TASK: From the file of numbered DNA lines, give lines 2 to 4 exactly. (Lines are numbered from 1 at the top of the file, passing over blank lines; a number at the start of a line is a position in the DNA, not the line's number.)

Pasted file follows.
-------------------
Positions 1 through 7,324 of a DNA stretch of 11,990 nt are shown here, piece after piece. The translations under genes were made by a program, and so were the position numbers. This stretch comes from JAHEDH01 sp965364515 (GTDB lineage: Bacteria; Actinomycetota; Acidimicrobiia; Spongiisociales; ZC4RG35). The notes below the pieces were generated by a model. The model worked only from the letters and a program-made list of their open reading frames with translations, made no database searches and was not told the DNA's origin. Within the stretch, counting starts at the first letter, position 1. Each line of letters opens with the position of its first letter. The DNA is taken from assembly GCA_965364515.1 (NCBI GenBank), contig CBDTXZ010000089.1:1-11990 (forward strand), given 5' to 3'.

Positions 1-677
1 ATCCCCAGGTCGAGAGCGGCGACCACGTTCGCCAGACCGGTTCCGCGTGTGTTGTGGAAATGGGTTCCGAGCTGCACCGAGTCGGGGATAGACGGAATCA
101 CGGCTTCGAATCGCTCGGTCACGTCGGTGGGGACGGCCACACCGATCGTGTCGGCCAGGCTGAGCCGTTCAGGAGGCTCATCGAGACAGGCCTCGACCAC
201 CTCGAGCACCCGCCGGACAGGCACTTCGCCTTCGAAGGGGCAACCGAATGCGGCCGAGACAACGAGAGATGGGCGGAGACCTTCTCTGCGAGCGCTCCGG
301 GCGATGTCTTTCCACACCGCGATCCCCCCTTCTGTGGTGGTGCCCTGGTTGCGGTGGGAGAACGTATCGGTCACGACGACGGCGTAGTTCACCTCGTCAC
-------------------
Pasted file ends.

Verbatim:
Positions 1-677
1 ATCCCCAGGTCGAGAGCGGCGACCACGTTCGCCAGACCGGTTCCGCGTGTGTTGTGGAAATGGGTTCCGAGCTGCACCGAGTCGGGGATAGACGGAATCA
101 CGGCTTCGAATCGCTCGGTCACGTCGGTGGGGACGGCCACACCGATCGTGTCGGCCAGGCTGAGCCGTTCAGGAGGCTCATCGAGACAGGCCTCGACCAC